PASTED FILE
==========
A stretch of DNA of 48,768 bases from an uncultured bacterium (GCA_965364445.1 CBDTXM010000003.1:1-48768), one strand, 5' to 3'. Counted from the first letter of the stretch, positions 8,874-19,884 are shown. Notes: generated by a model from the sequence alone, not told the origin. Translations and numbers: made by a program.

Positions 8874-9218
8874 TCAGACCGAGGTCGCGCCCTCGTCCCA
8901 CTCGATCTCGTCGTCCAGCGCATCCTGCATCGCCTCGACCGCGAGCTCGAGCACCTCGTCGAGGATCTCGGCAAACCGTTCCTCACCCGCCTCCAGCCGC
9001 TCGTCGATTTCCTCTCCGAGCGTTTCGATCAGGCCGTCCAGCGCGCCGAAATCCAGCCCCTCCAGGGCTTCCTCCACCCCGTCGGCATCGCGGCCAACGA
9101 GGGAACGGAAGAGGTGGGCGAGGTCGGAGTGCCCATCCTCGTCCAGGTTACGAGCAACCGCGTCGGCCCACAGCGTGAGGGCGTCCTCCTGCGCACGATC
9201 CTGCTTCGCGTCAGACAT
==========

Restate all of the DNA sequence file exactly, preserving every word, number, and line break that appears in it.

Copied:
A stretch of DNA of 48,768 bases from an uncultured bacterium (GCA_965364445.1 CBDTXM010000003.1:1-48768), one strand, 5' to 3'. Counted from the first letter of the stretch, positions 8,874-19,884 are shown. Notes: generated by a model from the sequence alone, not told the origin. Translations and numbers: made by a program.

Positions 8874-9218
8874 TCAGACCGAGGTCGCGCCCTCGTCCCA
8901 CTCGATCTCGTCGTCCAGCGCATCCTGCATCGCCTCGACCGCGAGCTCGAGCACCTCGTCGAGGATCTCGGCAAACCGTTCCTCACCCGCCTCCAGCCGC
9001 TCGTCGATTTCCTCTCCGAGCGTTTCGATCAGGCCGTCCAGCGCGCCGAAATCCAGCCCCTCCAGGGCTTCCTCCACCCCGTCGGCATCGCGGCCAACGA
9101 GGGAACGGAAGAGGTGGGCGAGGTCGGAGTGCCCATCCTCGTCCAGGTTACGAGCAACCGCGTCGGCCCACAGCGTGAGGGCGTCCTCCTGCGCACGATC
9201 CTGCTTCGCGTCAGACAT